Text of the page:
Bodine-Gearmotor-Brake-Post-5Brakes are designed to operate continuously without overheating in the static holding position. Designs that include both dynamic and static braking require brakes with intermittent ratings. The duty cycle (braking and stop cycle) determines this rating.





To download a PDF version of this blog post, please click here.

Copyright Bodine Electric Company © 06/2015. All rights reserved.

Bodine Gearmotor - Motor Constants - 12Motor constants are needed to calculate permanent magnet DC (PMDC) or brushless DC (BLDC or EC) motor specifications and ratings, or to match the motor properly to an amplifier. The motor constants are required in order to predict the PMDC or BLDC motor’s performance with changing variables, such as different input voltages or different loads. (See below PDF link for Bodine stock PMDC and BLDC motor constants.) This application note explains what the constants are, how they are derived and how to use them.

Common Motor Constants:

The most commonly used motor constants are Torque Constant (Kt), Voltage Constant (Ke), Electrical Time Constant (Te), Mechanical Time Constant (Tm), and Thermal Resistance (Rth). Typical values for these constants are derived by using measured values of No Load Speed, No Load Current, Stall Torque, Circuit Resistance, Circuit Inductance, and Armature Inertia with the following equations:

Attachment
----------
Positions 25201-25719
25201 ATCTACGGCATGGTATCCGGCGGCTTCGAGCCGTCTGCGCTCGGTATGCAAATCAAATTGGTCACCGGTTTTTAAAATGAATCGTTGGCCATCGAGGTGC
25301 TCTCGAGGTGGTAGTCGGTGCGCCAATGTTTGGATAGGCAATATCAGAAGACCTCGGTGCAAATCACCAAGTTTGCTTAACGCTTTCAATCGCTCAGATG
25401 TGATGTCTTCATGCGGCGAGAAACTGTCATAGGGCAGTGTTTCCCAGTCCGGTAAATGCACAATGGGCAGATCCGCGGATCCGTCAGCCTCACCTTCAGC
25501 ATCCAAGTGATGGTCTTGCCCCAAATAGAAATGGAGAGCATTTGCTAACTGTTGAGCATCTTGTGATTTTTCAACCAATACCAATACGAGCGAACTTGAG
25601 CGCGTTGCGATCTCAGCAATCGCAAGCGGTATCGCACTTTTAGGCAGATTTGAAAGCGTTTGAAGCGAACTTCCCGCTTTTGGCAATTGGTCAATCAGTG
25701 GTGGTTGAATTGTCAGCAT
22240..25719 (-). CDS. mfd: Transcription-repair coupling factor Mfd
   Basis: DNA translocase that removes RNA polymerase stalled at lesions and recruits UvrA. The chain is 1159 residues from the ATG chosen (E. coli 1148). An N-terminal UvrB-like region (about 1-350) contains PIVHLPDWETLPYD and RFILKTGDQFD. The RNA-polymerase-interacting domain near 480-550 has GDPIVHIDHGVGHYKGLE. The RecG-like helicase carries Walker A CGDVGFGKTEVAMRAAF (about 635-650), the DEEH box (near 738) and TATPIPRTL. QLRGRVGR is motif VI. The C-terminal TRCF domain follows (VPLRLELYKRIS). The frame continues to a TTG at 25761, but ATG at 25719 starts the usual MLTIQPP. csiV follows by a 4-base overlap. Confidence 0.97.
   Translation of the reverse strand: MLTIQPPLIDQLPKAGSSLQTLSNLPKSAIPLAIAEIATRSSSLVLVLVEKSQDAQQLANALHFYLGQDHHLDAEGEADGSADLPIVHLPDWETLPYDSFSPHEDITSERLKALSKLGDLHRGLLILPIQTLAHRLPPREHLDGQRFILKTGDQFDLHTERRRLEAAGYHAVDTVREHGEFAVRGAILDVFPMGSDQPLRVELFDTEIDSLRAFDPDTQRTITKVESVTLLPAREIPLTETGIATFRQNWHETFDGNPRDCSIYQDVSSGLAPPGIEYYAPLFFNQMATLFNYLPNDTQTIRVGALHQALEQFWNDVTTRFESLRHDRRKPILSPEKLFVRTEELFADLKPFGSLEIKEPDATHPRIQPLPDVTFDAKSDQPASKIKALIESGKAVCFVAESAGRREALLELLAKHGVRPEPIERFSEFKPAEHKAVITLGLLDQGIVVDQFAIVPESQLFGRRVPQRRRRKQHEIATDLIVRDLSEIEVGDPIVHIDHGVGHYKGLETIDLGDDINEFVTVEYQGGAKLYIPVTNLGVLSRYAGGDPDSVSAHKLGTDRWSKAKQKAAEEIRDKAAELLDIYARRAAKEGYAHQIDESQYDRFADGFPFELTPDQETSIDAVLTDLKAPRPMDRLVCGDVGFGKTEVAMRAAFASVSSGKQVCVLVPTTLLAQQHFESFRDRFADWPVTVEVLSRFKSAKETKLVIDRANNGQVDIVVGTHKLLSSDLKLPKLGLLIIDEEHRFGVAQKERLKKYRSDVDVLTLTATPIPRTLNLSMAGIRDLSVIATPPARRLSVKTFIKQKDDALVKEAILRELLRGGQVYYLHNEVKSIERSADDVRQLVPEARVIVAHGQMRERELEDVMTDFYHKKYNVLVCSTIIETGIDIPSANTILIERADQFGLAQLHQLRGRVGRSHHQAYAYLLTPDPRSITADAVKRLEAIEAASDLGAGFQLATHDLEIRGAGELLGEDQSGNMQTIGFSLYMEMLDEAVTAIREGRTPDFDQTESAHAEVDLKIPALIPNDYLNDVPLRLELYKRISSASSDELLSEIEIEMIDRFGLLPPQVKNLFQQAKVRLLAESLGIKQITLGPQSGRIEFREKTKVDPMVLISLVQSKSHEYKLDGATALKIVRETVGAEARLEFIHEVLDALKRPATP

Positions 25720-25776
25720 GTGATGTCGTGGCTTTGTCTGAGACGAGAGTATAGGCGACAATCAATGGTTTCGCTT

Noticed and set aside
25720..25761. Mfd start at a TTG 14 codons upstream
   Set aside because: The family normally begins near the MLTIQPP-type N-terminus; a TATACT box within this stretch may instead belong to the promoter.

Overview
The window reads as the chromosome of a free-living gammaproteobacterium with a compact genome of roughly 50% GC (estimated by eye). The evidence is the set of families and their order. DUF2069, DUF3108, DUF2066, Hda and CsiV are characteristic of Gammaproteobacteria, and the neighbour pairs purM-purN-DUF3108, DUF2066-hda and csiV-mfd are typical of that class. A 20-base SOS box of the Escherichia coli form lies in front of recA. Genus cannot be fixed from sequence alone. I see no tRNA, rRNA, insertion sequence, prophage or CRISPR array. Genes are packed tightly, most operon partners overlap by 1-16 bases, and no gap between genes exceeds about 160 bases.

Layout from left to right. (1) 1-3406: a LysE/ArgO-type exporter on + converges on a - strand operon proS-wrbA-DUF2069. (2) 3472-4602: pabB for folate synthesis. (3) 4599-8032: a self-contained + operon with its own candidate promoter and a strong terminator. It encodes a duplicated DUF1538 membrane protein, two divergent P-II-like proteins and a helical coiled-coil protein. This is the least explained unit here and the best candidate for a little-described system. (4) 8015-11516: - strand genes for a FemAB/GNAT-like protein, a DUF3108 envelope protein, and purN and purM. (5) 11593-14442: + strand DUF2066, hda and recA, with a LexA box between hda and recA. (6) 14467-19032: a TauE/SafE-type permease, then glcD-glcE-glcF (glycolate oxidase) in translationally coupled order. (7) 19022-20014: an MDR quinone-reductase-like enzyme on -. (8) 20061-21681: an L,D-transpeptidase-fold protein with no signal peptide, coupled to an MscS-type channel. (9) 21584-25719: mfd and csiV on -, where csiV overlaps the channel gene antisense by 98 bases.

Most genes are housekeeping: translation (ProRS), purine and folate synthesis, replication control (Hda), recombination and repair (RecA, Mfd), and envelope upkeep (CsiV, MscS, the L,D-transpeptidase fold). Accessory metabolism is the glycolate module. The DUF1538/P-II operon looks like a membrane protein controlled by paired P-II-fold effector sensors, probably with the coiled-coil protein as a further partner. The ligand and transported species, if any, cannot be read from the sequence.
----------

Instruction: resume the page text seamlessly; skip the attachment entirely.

Torque Constant (Kt) — describes the proportional relationship between torque and current. Kt is usually expressed in the units Oz-in./Amp. See page 2 for additional information about torque constants.

Bodine Electric - Motor Constants - 03.26.2015

Voltage Constant, or Back EMF Constant (Ke) — is the Torque Constant expressed in different units, usually Volts/Krpm, in order to describe the proportional relationship between motor speed and generated output voltage when the motor is back driven as a generator in units of Volts/1000 rpm. See page 2 for additional information about voltage constants.

Bodine Electric - Motor Constants - 2

Electrical Time Constant (Te) — is the time required for a motor to reach 63.2% of its stall current after applying a test voltage with the motor shaft locked. It is usually expressed in milliseconds. Applied Voltage equals Rated Current multiplied by Circuit Resistance:

Bodine Electric - Motor Constants - 11

Mechanical Time Constant (Tm) — is the time required for an unloaded motor to reach 63.2% of its no load speed after applying its rated voltage. It is usually expressed in milliseconds.


Thermal Resistance (Rth) — is useful for predicting the ultimate temperature rise under different loading conditions in order to determine a maximum continuous torque rating. It is usually expressed in the units °C/Watt.

Bodine Electric - Motor Constants - 6

Using Performance Data to Calculate Kt and Ke

This speed/torque graph demonstrates how the linear equation of the current is used to calculate the Torque Constant (Kt) by using the slope “m.” The Voltage Constant (Ke) can then be calculated.

Using Performance Data to Calculate Kt and Ke

This speed/torque graph demonstrates how the linear equation of the current is used to calculate the Torque Constant (Kt) by using the slope “m.” The Voltage Constant (Ke) can then be calculated.

Bodine Electric - Motor Constants - 8

Bodine Electric - Motor Constants - 9